2 He also defeated the Moabites and, making them lie on the ground, measured them off by the line; he measured out two lines to be put to death and one full line to have their lives spared. The Moabites became David's subjects and paid him tribute.
5 The Aramaeans of Damascus came to the help of Hadadezer king of Zobah, but David killed twenty-two thousand of the Aramaeans.
6 David then imposed governors on Aram of Damascus, and the Aramaeans became David's subjects and paid him tribute. Wherever David went, Yahweh gave him victory.
8 From Betah and Berothai, towns belonging to Hadadezer, King David captured a great quantity of bronze.
10 he sent his son Hadoram to King David to greet him and to congratulate him on having made war on Hadadezer and on having defeated him, since Hadadezer was at war with Tou. Hadoram brought with him objects made of silver, gold and bronze,
12 from Aram, Moab, the Ammonites, the Philistines and Amalek; and from the spoil of Hadadezer son of Rehob, king of Zobah.
13 David became famous when he came home from defeating the Edomites in the Valley of Salt -- eighteen thousand of them.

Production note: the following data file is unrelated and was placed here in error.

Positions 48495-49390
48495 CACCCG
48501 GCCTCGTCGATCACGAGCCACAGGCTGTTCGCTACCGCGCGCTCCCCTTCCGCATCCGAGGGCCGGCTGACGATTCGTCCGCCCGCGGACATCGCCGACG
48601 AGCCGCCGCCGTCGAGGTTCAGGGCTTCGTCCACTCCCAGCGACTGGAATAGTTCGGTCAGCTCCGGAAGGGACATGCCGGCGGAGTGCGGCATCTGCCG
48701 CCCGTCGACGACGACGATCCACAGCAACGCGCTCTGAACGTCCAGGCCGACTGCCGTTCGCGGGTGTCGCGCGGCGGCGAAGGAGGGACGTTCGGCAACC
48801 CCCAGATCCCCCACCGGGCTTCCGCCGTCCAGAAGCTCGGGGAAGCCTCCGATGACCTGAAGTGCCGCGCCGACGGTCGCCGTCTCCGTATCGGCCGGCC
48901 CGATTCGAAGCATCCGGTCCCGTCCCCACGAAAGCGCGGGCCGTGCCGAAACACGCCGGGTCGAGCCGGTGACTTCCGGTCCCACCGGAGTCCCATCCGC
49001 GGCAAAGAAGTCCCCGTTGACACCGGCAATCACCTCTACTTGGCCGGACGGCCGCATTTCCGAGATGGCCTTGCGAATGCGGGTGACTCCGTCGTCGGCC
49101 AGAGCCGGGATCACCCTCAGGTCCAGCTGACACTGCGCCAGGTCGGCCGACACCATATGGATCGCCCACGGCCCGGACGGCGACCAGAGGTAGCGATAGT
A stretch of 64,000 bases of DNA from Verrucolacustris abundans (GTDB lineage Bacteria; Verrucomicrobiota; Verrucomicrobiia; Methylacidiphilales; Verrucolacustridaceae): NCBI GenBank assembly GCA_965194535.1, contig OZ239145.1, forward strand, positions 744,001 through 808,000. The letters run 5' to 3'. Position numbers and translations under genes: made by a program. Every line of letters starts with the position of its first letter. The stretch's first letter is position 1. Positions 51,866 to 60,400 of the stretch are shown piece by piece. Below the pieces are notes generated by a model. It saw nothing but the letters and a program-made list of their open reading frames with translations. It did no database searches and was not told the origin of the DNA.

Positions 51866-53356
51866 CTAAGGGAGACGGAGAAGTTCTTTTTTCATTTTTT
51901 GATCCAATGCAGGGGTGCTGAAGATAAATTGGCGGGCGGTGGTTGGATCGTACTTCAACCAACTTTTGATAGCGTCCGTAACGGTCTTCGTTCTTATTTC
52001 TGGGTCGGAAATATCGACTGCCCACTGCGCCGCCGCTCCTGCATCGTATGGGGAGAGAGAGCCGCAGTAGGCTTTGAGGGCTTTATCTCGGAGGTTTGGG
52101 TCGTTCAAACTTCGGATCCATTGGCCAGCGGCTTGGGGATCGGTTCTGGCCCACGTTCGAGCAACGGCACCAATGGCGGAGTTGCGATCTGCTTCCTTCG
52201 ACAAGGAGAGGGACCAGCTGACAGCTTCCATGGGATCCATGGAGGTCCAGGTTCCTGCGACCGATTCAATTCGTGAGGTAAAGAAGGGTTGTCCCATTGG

14 He imposed governors on Edom and all the Edomites became David's subjects. Wherever David went, Yahweh gave him victory.
16 Joab son of Zeruiah was in command of the army; Jehoshaphat son of Ahilud was herald;
17 Zadok and Abiathar son of Ahimelech, son of Ahitub, were priests; Seraiah was secretary;
Reading 1, Revelation 21:9-14: 9 One of the seven angels that had the seven bowls full of ... Responsorial Psalm, Psalms 145:10-11, 12-13, 17-18: 10 All your creatures shall thank you, ... Gospel, John 1:45-51: 45 Philip found Nathanael and said to him, 'We have found him of ... continue readingMore Daily Readings
The New Jerusalem Bible (NJB) is a Catholic translation of the Bible published in 1985. The New Jerusalem Bible (NJB) has become the most widely used Roman Catholic Bible outside of the United States. It has the imprimatur of Cardinal George Basil Hume.
Like its predecessor, the Jerusalem Bible, the New Jerusalem Bible (NJB) version is translated "directly from the Hebrew, Greek or Aramaic." The 1973 French translation, the Bible de Jerusalem, is followed only "where the text admits to more than one interpretation." Introductions and notes, with some modifications, are taken from the Bible de Jerusalem.
Source: The Very Reverend Dom (Joseph) Henry Wansbrough, OSB, MA (Oxon), STL (Fribourg), LSS (Rome), a monk of Ampleforth Abbey and a biblical scholar. He was General Editor of the New Jerusalem Bible. "New Jerusalem Bible, Regular Edition", pg. v.